The small, unassuming town of Kortrijk, or Courtrai in French, is largely overlooked by visitors to Belgium keen to see those other Flemish glories, Bruge, Ghent and Antwerp. Yet, the town has played host to two of the most significant events in Belgian history. On the 28th March 1820, the Treaty of Kortrijk was signed here, creating the independent country of Belgium; while in 1302, the Battle of the Golden Spurs resulted in defeat for the French and their expansionist plans.
The Battle of the Golden Spurs is celebrated as one of those seminal moments in the collective identity of Flanders. Gathered on Groeninghe Field just outside the town walls, poorly equipped and even more poorly trained farmers, weavers and trades people faced off against a French army. They evened the odds by luring the French cavalry into the surrounding marshes, where their horses sank and the knights were easily killed.
It’s claimed that 700 pairs of spurs were taken from the slain knights and then hung in celebration in the Onze Lieve Vrowekerk (Church of Our Lady). Still stung by this unexpected defeat, the French, under the leadership of Charles VI, returned In 1382 and sacked the town. They made a point of removing all of the golden spurs from the church before burning the town down.
Today, this place of around 76,000 people may not be well known outside of Belgium, but back in the Middle Ages it was one of the largest and richest cities in Flanders – a match for any of its local rivals. It was flax, which was transformed into highly sought after linen, that made Kortrijk a very wealthy place. Even today, the fields around the town are filled with flax and the industry remains a mainstay of the local economy.
The excellent TEXTURE museum tells the story of the flax industry and its intimate relationship with the River Leie (known as the Golden River), which flows in front of the museum and through the centre of the town. I was surprised to discover the close relationship with parts of the UK, in particular Belfast in Northern Ireland. The mutual dependence was so great that there’s even a street called Belfaststraat near the museum.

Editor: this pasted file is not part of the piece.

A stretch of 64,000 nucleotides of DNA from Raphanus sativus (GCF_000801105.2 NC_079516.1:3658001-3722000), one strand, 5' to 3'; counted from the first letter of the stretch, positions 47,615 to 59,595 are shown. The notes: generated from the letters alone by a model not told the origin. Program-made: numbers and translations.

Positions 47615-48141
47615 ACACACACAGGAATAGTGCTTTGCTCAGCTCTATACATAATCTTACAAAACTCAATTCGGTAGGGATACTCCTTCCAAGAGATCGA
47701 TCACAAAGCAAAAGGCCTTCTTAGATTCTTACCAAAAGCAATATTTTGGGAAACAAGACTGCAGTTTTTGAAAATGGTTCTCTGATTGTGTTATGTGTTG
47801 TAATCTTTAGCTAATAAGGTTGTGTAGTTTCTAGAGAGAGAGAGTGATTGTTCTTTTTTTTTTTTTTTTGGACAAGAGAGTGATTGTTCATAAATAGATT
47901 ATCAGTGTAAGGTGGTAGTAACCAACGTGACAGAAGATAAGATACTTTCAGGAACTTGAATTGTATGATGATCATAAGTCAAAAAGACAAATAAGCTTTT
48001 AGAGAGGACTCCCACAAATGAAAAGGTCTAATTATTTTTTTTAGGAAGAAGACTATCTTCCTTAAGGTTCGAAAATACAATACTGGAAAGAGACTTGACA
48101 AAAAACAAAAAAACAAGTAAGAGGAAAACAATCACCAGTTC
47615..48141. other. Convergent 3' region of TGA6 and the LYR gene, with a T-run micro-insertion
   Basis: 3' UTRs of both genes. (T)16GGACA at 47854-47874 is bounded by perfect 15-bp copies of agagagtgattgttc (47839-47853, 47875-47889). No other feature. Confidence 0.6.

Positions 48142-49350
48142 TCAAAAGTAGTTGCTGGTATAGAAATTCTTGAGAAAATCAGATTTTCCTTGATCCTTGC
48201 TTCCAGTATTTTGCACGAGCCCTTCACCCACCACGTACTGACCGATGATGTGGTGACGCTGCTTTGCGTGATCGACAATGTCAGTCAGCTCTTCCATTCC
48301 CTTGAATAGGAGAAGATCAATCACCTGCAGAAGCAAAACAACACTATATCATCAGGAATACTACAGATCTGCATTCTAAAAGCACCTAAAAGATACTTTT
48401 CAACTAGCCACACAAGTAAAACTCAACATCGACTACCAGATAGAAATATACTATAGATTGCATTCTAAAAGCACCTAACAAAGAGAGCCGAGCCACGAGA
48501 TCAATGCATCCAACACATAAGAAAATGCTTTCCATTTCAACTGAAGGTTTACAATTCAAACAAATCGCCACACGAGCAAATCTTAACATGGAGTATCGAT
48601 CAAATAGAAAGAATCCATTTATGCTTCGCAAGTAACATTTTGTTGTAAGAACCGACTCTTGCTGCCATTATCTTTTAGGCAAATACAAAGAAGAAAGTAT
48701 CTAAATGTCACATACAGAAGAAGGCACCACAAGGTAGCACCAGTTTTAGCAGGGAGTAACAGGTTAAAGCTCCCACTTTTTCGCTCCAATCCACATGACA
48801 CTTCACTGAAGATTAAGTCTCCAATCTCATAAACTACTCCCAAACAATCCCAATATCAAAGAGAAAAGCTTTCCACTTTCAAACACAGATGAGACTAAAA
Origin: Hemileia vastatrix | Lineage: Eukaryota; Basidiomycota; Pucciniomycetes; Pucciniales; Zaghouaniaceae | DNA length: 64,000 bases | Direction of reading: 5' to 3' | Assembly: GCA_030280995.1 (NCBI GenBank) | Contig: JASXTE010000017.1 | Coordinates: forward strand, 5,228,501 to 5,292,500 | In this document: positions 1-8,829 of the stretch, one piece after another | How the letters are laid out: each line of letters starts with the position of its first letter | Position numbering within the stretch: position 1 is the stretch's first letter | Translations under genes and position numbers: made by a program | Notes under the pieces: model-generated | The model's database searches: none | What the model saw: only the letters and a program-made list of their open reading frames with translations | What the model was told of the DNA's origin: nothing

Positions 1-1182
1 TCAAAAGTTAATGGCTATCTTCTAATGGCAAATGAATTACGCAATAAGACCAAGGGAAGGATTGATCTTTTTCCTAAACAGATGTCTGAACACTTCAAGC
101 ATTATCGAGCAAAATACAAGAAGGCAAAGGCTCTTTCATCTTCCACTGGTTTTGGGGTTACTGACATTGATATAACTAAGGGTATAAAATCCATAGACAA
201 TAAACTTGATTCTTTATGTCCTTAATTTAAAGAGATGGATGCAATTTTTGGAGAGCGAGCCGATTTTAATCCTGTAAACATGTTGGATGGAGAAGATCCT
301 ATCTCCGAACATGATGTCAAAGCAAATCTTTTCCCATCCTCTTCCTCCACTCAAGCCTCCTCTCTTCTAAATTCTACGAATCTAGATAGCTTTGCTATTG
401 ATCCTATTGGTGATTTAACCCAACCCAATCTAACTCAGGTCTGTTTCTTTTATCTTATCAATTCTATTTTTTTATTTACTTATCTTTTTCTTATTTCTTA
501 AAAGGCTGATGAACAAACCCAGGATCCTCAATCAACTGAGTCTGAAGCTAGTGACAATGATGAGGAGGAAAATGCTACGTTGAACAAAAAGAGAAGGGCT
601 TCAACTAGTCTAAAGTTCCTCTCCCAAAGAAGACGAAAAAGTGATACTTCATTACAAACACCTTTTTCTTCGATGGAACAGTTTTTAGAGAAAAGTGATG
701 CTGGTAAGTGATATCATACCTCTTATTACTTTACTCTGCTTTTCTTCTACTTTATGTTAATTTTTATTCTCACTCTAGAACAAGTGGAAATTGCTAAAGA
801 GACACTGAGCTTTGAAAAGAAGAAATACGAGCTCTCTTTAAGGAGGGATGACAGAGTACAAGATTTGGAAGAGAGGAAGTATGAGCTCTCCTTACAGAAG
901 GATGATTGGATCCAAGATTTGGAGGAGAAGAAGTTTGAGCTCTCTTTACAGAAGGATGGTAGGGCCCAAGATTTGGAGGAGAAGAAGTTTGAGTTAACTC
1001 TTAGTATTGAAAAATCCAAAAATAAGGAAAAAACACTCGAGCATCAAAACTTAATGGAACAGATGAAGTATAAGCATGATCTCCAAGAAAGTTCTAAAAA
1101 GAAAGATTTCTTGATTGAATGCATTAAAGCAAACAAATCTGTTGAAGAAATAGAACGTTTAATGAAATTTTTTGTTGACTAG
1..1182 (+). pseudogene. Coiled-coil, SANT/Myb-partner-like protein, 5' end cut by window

Given its epic history, you might expect Kortrijk to be blessed with glorious medieval buildings similar to those found elsewhere in Belgium. Alas, the town has suffered at the hands of fate. A major railway hub, it was the target of Allied bombing during the Second World War. This culminated in July 1944, when 300 Allied planes destroyed the city centre, including many of its finest historic buildings.
Those buildings that survived this disaster give a real taste of the history. This starts in the town’s spacious Grote Markt. The centrepiece of the old central square is the UNESCO listed Belfry, a 92-foot high red brick building that once housed the treasury. Sadly, the medieval Cloth Halls that once surrounded the belfry did not survive Allied bombs, but at the other end of the square is the 16th century Stadhuis.
The Grote Markt is a good place to get your bearings and do a bit of people watching from one of the many cafes and restaurants. Nearby are two major churches: the 12th century Church of Notre Dame is home to a Anthony Van Dyck painting, The Raising of the Cross; while the hulking Saint Martin’s Church and the nearby Begijnhof date from the 13th century.
I walked to the river where the medieval Broelbrug with its dramatic towers crosses from the town to the island of Buda. The Broelbrug is one of the few remnants of the old medieval town walls, and vies with the Belfry as the town’s most important symbol. It’s a remarkable sight, especially considering that it was destroyed twice, in 1918 and 1944, only to be resurrected.
You can stroll around the island of Buda, which seems like it’s going through a period of regeneration, before crossing over to the other bank where TEXTURE is found. All these sights are close together and could easily be seen in a few hours, but Kortrijk deserves more time. It may not be top of the list in Flanders, but it’s a welcoming and rewarding place to visit.